Written by Tim Locke
Whether you’re a foodie, a petrolhead, a history buff, a book worm, a culture vulture or greenfingered, Sussex will probably have a festival to suit you. Here is our selection of some of the best.
Wingwalkers above Eastbourne © Graham Huntley
During mid-August Eastbourne hosts Airbourne, a four-day air fest of historic craft, military planes, Red Arrow displays and parachuting displays; you can see it from miles around, but the seafront between the pier and the Wish Tower and Beachy Head are particularly fine vantage points, or you can splash out on a helicopter ride from Beachy Head.
The Goodwood Estate hosts the annual Festival of Speed, which sees Formula One racing on the park driveways. The Goodwood Revival has historic racing cars, with their owners and fans dressed up in period costume, on the original racetrack, a former airfield on the Chichester side of the estate. Goodwood racecourse, the venue of the July meeting that has been dubbed ‘Glorious Goodwood’ and was a favourite haunt of Edward VII, is high up on the Downs.
A performer at the Brighton Festival and Fringe © James Carey
Brighton Festival and Fringe takes place throughout May and is one of Britain’s leading art festivals. Visit during that month and you can hardly avoid stumbling into something arty. As the undisputed gay capital of Britain, Brighton hosts each August the biggest Pride festival in the country, and there’s plenty in the way of gay pubs and clubs, and gay-friendly accommodation.
Bentley Wildfowl & Motor Museum
In mid-September, the Bentley Woodfair takes place in the grounds. This huge three-day festival celebrates the use and importance of wood, from forest to final form with all things wood: there are hedge-laying and other demonstrations, story-telling, local food, tree-climbing, children’s activities, seminars and the chance to meet a host of people from wood designers to archaeologists – all enough for a very full day.
Plenty of different beers to sample © Alex Hall, www.cask-ale.co.uk/beerfestival
Church Farm in Coombes hosts the Glastonwick Beer Festival, on the first weekend of June, with music, poetry reading and other entertainment in addition to 80 real ales and numerous real ciders.
Glyndebourne Opera House
In 1934 Glyndebourne opened its first theatre, built on the former kitchen garden; its successor, sublime both acoustically and aesthetically, is a fitting venue for one of the great opera festivals in the world. The summer festival (May to August) features long intervals when opera-lovers dressed in evening finery set up lavish picnics in the grounds; tickets are horribly hard to come by.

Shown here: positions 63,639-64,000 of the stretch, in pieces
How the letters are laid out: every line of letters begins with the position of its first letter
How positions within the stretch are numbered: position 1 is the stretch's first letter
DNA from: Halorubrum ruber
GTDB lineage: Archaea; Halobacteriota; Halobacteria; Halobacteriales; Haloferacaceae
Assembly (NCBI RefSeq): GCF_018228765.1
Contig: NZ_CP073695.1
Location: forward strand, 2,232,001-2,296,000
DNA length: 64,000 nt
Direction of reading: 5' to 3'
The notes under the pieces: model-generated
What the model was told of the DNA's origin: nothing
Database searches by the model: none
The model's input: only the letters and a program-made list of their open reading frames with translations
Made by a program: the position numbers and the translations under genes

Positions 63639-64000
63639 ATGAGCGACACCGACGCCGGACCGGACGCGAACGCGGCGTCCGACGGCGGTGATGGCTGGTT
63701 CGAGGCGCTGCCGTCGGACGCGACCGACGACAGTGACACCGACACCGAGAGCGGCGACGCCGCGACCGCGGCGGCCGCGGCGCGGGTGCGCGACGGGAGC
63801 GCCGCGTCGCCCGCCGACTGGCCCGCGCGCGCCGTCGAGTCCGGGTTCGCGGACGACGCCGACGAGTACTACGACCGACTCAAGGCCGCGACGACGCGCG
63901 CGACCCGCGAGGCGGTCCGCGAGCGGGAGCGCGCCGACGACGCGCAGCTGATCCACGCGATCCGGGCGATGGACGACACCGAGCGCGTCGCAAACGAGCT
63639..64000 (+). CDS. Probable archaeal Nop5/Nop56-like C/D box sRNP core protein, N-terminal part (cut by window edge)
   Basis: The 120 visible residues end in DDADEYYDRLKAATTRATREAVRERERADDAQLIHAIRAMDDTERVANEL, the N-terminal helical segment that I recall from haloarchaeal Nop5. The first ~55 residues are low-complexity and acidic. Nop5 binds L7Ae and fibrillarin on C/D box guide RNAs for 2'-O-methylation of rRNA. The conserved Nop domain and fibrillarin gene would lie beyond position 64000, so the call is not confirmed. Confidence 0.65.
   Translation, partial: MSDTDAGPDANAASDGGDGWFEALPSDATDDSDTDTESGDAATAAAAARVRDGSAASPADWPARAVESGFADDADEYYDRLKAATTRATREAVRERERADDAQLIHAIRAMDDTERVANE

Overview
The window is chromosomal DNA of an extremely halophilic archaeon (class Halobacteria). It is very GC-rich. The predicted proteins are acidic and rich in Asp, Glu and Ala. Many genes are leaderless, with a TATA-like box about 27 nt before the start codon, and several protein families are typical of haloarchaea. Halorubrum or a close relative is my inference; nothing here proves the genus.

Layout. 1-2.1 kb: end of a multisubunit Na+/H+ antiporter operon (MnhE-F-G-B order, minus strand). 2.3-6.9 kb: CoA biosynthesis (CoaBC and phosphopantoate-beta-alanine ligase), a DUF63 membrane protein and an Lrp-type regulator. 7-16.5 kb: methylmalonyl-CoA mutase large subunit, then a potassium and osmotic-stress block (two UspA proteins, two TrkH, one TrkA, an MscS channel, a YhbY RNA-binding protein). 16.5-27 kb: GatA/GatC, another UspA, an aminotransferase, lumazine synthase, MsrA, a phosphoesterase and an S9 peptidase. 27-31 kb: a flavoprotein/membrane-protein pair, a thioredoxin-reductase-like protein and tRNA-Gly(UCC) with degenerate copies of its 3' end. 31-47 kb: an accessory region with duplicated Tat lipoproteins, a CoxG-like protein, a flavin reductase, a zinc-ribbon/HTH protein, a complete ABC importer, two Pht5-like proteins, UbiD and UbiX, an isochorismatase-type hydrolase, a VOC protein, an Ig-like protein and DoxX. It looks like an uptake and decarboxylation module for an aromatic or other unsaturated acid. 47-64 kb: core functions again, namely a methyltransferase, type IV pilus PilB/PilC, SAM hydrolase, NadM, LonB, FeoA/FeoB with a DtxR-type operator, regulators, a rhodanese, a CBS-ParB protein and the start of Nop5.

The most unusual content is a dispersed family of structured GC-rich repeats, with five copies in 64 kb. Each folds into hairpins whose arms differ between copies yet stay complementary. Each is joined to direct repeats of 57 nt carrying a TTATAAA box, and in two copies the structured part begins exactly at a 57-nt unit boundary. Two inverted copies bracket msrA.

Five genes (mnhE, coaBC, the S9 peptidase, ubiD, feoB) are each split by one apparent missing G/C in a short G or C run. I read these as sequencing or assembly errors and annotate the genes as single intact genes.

There are plenty of ways to try scallops in Rye © Oliver Campion
In the last week of February, Rye hosts the Scallop Festival. The town’s literary and artistic connections account for a thriving Arts Festival – featuring some big-name speakers and tantamount to a mini-Hay – over two weeks in September.
A performer delights children with a huge bubble © Arundel Festival
At Arundel Castle there’s a Tulip Festival in April and May, with a blaze of 30,000-odd tulips in bloom, and an Allium Extravaganza during May and June. In late May the castle grounds stage a dramatic castle siege, while in the third week of July there’s a jousting and medieval tournament with an international team of armour-clad knights on specially trained horses, and competitors in hand-to-hand combat, medieval style. As well as these goings-on, Arundel’s big moment is the Arundel Festival in late August, with more than a week of arts-related events culminating in outdoor performances of Shakespeare in the castle grounds.
Weald & Downland Open Air Museum
A taste of the past in Sussex © Weald & Downland Open Air Museum
The first weekend of June alternates between the Heavy Horse Show (even-numbered years; various working horses from the museum and ones brought in by a loyal band of enthusiasts) and the Wood Show (odd-numbered years), while the third Sunday of July sees a Rare Breeds Day, followed by a Steam Festival in mid August and a Countryside Show in October.
Herstmonceux Castle © Maciej Olszewski, Shutterstock
The whole place comes to life very entertainingly each August bank holiday weekend with a huge medieval festival featuring cannon-firing, knights in armour, archery, falconry, a traders’ market and medieval food and ales.
In August the ever-popular Chilli Fiesta features salsa dancing, fiendishly spicy food, Mexican minstrels and puppetry.
If you now feel inspired to visit Sussex, pick up a copy of our guide with a 10% discount!